We have to establish our own private charities to make up for the constant shortfalls in services that we used to pay for.

    It was once jokingly said that Australia was destined to be “a farm, a quarry and a nice place to visit” and would eventually become the “poor white trash of Asia”. Nobody seems to be laughing.

  44. Kaye Lee

    Emma Alberici interviewed Cormann last night and asked him if spending $50 billion to build submarines that we could have bought for $30 billion was good debt as the submarines didn’t create any income and weren’t an asset that could be sold. Cormann went straight to script saying because they last for several decades it was a good investment. Could I point out that education lasts a lifetime and contributes to the whole society. When asked what was bad debt, Cormann said we have to be able to pay for our recurrent expenditure out of revenue. Well guess what Matthias, we can. I so wish Alberici had said that using the budget figures as proof.

    I don’t usually comment on someone’s appearance but do you think Cormann has had Botox? His eyebrows never move. His forehead never crinkles. It could be because he doesn’t have to think about or consider anything he is asked because he just reads from a script – no thought involved.

  45. wam

    when the rabbott was screaming about gillard’s 25% debt being a disaster, japan 200% poms and many countries 100+% did labor or anyone counter by asking what the rabbott would call those countries? Why? Do we hear little billy reminding us of the AAA under LABOR?? Why do you know something, Kaye, that would excite the media but labor doesn’t?

    When will bill ask question about pyne’s materiel????

  46. Nantes

    Zathras “nobody seems to be laughing”
    I’d say the 1% / rentier class are laughing all the way to the bank.
    I posted this on another thread but in a few short minutes the message is clear as – Professor Michael Hudson, author of ‘J is for Junk Economics’ describes the agenda (start @ 6.50) – Cheat, Lie & Steal: Michael Hudson on the Capitalist Way:

  47. Frank Smith

    Kaye Lee, i missed the Cormann interview last night – I should be more thruthful and acknowledge that I have given up watching this automon. How many times did he resort to his favorite Cormannism “obviously obvious”? On his Botox, maybe it is because he is actually a robot!

  48. helvityni

    For the same reason, Frank, I did not watch the Lateline…I don’t know about Botox, but his face seems to take all the space on the screen; on the positive side his Labor blaming puts me to sleep….
    It’s healthier to watch Cormann, Dutton raises my blood pressure.

  49. Kaye Lee

    Cormann reminds me of a a doll I had with a string in its back who had a small stock of phrases that it would repeat over and over. Of course, he has had to be reprogrammed to stop saying “Laybor’s debt and deficit disaster”. It is now called “the mess”.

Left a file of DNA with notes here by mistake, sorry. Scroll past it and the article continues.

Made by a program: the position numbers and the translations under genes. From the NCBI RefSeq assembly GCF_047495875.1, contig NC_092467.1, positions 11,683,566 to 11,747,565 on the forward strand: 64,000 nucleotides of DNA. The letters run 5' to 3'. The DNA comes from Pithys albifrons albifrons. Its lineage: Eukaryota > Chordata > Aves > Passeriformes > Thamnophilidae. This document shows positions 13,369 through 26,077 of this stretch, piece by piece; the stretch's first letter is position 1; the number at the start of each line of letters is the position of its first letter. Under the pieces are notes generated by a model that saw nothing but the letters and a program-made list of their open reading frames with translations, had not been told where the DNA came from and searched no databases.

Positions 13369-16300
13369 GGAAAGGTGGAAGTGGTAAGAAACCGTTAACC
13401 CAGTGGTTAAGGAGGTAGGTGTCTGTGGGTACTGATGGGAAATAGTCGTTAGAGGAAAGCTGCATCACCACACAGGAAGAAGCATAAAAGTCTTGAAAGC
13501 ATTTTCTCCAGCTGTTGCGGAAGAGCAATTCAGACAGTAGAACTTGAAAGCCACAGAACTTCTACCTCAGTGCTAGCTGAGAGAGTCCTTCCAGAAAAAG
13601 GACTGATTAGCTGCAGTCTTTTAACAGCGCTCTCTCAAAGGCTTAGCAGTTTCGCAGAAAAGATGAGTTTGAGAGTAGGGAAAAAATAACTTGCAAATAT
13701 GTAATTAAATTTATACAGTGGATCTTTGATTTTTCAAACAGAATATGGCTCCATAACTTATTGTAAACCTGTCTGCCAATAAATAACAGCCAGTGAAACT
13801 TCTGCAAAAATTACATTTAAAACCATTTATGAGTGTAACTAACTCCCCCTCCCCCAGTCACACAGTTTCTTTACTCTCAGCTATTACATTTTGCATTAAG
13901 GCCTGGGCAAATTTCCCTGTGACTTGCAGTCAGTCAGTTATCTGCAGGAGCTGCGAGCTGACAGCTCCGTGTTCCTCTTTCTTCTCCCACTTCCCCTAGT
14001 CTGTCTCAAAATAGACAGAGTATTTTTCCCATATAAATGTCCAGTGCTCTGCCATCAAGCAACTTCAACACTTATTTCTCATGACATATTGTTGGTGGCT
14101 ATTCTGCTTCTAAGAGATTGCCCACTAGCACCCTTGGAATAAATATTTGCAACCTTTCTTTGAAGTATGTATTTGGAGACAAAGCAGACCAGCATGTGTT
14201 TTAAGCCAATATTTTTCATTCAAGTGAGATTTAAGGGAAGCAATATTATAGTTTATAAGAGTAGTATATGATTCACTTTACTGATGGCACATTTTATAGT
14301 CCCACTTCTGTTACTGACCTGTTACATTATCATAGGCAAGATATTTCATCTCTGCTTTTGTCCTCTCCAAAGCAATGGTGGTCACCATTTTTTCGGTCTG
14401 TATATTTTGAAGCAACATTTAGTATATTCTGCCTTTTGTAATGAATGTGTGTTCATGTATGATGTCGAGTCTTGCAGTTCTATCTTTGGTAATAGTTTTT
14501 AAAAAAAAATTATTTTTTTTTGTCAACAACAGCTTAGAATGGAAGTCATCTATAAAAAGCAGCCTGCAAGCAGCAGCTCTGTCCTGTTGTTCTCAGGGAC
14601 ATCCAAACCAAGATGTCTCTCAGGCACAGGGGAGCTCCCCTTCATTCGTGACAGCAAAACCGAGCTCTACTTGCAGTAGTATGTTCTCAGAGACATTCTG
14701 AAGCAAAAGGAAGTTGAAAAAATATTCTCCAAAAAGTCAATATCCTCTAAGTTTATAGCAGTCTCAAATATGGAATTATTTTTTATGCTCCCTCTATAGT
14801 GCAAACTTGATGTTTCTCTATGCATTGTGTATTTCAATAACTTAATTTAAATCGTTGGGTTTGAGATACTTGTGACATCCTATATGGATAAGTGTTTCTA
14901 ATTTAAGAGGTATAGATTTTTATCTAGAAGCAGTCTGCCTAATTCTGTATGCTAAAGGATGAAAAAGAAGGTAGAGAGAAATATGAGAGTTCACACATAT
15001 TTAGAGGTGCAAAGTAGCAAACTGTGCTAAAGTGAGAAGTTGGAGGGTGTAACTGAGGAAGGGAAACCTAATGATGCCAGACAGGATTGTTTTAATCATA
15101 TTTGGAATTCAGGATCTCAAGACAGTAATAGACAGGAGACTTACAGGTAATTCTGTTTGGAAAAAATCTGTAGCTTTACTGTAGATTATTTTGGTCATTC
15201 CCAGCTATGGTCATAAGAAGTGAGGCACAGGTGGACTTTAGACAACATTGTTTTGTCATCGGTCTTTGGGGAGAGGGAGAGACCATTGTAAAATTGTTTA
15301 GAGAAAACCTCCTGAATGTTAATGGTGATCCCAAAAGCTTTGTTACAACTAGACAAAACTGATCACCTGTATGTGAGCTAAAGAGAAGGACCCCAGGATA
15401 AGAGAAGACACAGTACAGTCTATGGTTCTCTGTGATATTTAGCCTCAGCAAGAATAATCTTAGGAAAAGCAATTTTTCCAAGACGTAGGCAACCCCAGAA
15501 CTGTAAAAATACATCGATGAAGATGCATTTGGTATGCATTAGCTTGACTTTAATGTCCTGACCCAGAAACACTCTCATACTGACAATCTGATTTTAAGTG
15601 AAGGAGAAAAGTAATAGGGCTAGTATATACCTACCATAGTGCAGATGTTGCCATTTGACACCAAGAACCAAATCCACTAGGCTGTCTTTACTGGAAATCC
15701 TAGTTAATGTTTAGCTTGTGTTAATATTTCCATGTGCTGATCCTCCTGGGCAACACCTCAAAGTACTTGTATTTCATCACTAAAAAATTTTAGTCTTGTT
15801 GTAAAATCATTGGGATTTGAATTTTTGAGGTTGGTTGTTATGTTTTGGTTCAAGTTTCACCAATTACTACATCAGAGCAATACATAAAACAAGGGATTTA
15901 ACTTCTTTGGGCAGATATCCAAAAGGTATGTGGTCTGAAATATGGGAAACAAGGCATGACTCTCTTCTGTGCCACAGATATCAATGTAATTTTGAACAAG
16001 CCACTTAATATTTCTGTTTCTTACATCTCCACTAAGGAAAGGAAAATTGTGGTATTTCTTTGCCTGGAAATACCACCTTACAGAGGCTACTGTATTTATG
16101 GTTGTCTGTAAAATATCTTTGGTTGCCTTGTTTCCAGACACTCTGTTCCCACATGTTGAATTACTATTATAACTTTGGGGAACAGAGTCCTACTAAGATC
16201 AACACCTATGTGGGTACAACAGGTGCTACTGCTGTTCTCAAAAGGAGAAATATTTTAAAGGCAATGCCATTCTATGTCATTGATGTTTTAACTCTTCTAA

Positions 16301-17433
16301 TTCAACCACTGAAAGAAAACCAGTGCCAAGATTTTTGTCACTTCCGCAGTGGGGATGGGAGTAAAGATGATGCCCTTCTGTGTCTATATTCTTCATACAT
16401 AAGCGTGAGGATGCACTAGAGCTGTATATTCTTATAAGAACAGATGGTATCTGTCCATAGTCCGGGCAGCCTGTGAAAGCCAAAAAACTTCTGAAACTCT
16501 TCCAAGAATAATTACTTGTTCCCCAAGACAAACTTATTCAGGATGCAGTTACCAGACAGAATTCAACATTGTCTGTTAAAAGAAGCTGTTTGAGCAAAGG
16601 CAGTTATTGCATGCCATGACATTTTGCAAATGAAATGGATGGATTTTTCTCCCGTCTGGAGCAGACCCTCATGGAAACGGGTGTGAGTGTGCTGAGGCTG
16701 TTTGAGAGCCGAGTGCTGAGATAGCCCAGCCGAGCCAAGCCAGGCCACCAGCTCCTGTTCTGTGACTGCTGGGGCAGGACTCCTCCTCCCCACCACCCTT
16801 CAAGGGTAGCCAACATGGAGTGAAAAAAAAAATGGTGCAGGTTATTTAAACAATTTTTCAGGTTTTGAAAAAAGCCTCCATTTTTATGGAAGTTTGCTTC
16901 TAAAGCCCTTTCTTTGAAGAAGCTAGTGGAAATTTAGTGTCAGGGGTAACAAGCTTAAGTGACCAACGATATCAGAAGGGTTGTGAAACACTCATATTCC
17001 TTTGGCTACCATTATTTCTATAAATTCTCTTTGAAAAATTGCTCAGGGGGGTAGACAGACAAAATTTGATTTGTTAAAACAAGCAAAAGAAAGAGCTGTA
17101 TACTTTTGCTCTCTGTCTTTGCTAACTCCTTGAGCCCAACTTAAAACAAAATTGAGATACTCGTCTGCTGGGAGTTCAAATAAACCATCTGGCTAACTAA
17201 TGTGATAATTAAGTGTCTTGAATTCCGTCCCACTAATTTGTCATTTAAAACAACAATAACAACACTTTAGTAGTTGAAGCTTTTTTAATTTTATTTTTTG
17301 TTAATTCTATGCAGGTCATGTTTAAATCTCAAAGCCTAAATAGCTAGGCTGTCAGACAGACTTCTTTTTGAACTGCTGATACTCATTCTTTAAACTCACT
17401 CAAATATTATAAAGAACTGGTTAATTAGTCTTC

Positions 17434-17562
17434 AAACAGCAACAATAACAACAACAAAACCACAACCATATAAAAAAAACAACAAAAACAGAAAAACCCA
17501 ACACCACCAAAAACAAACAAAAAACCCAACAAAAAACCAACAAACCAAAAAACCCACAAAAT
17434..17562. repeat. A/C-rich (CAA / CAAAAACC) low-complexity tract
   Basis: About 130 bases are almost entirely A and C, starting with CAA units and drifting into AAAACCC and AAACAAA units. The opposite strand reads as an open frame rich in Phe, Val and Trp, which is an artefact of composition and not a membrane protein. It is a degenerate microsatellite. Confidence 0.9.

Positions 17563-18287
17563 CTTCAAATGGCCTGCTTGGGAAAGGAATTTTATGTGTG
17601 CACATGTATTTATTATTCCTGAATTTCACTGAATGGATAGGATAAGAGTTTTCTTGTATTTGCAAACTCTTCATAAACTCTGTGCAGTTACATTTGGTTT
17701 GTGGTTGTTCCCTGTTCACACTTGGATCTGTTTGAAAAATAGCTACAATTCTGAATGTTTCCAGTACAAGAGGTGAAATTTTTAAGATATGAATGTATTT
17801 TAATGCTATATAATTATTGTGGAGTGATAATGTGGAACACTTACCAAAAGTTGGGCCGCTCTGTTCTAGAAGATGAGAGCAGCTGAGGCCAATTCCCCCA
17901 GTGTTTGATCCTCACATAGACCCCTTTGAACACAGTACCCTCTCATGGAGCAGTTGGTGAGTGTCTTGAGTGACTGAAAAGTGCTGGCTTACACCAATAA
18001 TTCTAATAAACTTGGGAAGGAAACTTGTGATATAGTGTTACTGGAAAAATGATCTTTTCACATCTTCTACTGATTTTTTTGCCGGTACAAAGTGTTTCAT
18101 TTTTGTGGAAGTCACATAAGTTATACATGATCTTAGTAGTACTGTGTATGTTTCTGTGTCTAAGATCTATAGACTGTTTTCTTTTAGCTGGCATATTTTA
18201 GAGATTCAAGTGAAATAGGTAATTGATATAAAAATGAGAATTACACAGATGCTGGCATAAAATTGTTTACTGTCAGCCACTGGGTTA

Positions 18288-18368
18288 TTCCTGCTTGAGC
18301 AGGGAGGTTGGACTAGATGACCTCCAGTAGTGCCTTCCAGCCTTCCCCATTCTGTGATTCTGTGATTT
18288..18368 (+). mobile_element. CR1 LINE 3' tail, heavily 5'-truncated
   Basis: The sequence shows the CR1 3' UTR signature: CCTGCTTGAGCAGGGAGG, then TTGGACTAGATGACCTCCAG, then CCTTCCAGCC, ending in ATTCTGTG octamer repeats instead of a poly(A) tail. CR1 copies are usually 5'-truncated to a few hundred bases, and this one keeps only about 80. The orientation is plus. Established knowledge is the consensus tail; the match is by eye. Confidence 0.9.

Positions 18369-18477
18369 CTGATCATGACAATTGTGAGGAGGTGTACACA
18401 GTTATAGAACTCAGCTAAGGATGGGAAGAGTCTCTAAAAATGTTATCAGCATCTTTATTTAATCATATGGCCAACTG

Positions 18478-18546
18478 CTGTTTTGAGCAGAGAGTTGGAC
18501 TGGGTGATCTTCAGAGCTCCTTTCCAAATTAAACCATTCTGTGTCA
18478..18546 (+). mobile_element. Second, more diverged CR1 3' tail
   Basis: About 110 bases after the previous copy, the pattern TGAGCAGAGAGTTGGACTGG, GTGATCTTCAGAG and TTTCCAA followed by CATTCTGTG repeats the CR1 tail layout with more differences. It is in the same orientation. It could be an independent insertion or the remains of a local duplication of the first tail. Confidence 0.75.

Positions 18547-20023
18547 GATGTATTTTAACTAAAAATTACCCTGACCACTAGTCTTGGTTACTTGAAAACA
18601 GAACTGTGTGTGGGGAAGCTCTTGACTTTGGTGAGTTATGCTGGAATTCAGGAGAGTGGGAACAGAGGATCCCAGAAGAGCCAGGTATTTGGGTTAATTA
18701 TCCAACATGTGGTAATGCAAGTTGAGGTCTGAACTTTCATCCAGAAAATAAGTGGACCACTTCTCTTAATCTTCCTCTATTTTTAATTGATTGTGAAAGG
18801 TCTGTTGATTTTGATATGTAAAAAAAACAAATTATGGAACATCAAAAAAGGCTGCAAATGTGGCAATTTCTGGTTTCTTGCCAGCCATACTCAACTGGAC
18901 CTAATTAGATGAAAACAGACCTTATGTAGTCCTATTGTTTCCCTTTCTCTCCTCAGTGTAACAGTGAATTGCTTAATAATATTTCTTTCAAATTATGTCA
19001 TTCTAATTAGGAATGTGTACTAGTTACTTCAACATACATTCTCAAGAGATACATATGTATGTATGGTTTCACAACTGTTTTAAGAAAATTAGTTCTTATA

Here’s the interview if you can be bothered.

  50. helvityni

    Kaye, oh no, not a doll but a ROBOT, a black and white one ,right up to his tie !

    I tried to imitate his pronunciation of Labor, thanks for Laybor… 🙂

  51. Harquebus

    “Environmentalist David Suzuki hits the nail on the head.”
    “Economics is a form of brain damage”
    Economics is a form of brain damage

    1: Forget economics. It is “fatally” flawed. It has polluted the planet, poisoned us all, does not factor physics nor the environment and is what has got us into this mess in the first place.


  52. diannaart


    You only select what maintains your belief system.

    David Suzuki provides a wealth of scientifically backed information. Thought of opening the doors of your perception?

    … and stuff about GOOD debt

    Victoria investigates potential for solar and pumped hydro at former mining centres

    … and people who are walking the talk – rather than spending vast amounts of time arguing with people who don’t agree 100% with them

    You claim to read widely – yet your comments do not reflect your claims.

  53. jimhaz

    @ Nantes
    Good video…so true to me. Such a pity that the rich have taken over both sides of politics.

    I now think the ALP under Rudd was wrong to save us from a recession. We must let these recessions occur.

  54. Harquebus

    Yes, I do select articles that support my views or that I think others will be interested in from a wide variety of articles read. Many such as one that you posted are potential solutions. Recently, I read and posted one about a failed pumped hydro project. Forgive me for not sharing your optimism.
    It’s a bit hard to argue with someone who agrees.
    Thank you for the links.

  55. Nantes

    jimhaz, agree, the whole video is worth watching (15mins).
    The Enlightenment 200-300 years ago heralded a swing to freedom and equality for all but now it’s looking like those in power wish to reverse all gains. The propaganda unit facilitating this reversal is the MSM. MSM analysis of almost any situation is rubbish.
    In the words of one PM ‘It’s never been a better time to be an Australian ignoring the MSM’.